WASHINGTON, D.C. â€“ Congresswoman Loretta Sanchez (CA-47) voted on Wednesday to create jobs and encourage economic growth by investing in the backbone of Americaâ€™s economy: small businesses. H.R. 4849, the Small Business and Infrastructure Jobs Tax Act, would provide crucial tax cuts for small business investors, increase the deduction for business start-up expenditures, and finally end a tax penalty that has had a disproportionate impact on small firms.
â€œOur economic recovery will be largely dependent on smart investments in Americaâ€™s small businesses,â€ said Rep. Sanchez. â€œThis bill will help local entrepreneurs start, build, and grow their businesses and, in the process, strengthen Orange Countyâ€™s economy. Itâ€™s a surefire way to create new jobs and new opportunities here at home.â€
In order to spur investment in small businesses, the Small Business and Infrastructure Jobs Tax Act would increase the capital gains tax cut for those who invest in small firms in 2010. Specifically, the bill would exclude 100% of capital gain income for stock in small business purchased from March 15, 2010 through January 1, 2011, thereby infusing small firms with the capital they need to grow and hire more workers.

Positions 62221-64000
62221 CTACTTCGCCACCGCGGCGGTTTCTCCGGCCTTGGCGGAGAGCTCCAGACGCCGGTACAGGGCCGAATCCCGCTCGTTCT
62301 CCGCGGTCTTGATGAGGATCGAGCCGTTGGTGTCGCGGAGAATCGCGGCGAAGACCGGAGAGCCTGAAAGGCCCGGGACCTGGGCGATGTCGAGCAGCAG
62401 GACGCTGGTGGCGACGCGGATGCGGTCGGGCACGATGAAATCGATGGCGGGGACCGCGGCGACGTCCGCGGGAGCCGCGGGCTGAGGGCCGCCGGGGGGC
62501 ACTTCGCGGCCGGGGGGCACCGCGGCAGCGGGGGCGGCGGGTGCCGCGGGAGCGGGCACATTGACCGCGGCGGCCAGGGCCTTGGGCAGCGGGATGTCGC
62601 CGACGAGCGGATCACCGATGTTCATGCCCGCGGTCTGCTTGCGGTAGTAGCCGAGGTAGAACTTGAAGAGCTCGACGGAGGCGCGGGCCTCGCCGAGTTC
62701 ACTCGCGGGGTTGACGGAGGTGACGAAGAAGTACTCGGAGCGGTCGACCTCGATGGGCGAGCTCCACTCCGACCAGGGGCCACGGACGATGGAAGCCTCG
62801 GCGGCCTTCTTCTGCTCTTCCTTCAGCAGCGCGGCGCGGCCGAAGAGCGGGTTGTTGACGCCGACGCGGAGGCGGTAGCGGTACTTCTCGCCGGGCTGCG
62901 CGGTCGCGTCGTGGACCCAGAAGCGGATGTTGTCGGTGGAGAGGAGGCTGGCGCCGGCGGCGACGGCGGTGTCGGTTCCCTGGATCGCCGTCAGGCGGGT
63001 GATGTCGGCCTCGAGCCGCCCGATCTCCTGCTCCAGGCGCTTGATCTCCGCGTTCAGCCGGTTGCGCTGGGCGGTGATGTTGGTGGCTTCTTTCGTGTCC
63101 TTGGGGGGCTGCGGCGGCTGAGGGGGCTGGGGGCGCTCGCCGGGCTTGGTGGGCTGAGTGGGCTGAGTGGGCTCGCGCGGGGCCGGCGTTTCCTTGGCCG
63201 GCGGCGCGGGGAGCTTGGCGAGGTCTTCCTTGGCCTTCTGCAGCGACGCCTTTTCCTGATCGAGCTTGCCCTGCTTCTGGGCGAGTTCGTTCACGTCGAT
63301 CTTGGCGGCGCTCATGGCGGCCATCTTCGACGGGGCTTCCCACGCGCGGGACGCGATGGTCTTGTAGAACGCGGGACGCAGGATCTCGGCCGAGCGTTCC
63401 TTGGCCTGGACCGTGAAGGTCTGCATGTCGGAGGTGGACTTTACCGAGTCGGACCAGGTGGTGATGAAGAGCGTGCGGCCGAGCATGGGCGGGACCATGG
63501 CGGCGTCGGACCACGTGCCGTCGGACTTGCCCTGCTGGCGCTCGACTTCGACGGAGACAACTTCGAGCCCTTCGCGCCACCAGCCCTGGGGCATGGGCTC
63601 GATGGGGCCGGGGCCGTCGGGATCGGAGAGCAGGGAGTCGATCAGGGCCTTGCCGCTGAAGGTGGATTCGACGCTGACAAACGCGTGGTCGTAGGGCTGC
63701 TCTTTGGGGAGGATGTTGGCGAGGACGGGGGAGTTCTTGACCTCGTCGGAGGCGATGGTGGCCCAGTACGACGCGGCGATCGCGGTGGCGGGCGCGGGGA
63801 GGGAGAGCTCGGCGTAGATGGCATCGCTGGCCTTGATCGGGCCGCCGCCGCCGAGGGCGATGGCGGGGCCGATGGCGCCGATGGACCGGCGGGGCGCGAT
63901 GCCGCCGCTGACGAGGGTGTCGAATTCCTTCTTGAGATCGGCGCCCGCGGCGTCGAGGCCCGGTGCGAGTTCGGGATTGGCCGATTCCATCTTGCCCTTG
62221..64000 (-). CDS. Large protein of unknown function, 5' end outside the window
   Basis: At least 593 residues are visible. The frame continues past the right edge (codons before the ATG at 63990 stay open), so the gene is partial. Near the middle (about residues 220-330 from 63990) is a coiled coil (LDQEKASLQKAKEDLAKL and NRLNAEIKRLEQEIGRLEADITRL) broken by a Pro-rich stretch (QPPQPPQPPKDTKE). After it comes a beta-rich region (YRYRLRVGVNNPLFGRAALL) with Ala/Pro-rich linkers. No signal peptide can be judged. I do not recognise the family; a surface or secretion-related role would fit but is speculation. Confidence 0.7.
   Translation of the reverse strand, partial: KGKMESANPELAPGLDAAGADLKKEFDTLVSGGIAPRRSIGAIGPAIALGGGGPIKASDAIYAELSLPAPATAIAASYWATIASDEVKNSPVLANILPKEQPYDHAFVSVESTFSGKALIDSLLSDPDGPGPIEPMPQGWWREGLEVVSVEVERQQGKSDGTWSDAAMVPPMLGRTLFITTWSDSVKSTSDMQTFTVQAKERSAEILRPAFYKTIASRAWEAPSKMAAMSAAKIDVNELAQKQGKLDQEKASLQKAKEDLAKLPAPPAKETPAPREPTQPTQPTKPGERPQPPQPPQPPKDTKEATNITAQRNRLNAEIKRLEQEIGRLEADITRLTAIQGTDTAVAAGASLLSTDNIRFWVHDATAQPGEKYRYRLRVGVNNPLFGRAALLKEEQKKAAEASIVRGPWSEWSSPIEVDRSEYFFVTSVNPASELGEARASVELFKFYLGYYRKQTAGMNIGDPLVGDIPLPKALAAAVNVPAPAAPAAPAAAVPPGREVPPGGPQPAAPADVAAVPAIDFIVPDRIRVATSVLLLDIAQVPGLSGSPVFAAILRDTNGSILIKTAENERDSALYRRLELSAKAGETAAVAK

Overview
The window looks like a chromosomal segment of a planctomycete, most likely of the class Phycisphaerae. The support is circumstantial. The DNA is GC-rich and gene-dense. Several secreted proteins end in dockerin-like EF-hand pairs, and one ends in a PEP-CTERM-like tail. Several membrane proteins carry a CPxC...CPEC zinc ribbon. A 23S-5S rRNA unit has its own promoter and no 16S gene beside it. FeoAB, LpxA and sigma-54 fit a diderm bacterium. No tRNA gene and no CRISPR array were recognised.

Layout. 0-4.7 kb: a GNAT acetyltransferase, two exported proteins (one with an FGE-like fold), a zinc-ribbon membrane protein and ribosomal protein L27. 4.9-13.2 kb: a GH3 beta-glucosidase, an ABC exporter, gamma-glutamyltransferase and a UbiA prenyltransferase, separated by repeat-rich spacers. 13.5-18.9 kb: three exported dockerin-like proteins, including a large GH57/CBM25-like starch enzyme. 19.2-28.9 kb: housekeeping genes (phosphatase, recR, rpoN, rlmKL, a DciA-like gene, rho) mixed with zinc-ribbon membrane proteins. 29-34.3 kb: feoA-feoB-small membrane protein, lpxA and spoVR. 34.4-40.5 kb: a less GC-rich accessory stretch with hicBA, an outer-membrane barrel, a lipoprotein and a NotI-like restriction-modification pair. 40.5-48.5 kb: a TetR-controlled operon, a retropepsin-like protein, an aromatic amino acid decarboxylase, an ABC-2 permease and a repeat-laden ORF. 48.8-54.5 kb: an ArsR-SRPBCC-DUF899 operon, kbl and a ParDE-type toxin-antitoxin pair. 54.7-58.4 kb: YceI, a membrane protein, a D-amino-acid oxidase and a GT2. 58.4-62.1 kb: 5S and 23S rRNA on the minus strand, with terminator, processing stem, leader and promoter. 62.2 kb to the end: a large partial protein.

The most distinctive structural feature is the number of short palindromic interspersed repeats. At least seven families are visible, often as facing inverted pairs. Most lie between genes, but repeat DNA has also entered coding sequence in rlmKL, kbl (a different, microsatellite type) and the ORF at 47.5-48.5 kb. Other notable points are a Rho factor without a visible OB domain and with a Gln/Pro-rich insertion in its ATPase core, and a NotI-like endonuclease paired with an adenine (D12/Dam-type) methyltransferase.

To encourage more individuals to start their own businesses, the bill would allow entrepreneurs to deduct up to $20,000 in start-up expenditures (excluding capital and equipment) and expand the number of businesses eligible for this deduction. It would also make tax penalties for businesses that fail to disclose reportable transactions proportionate to the tax savings created by the omission. In the past, some businesses were assessed tax penalties as high as $300,000 per year for receiving a tax benefit as little as $15,000 from an unreported transaction.
In addition to its provisions for small businesses, the Small Business and Infrastructure Jobs Tax Act would extend the highly-successful Build America Bonds (BABs) program to make it cheaper for state and local governments to finance the rebuilding of schools, sewers, hospitals, and transit projects. It would also extend the TANF Emergency Fund that states like California are using to subsidize employers who hire unemployed workers. California has already received over $415 million through the Recovery Act TANF Emergency Fund. This Fund is currently on track to put over 160,000 Americans back to work, many of them right here in California.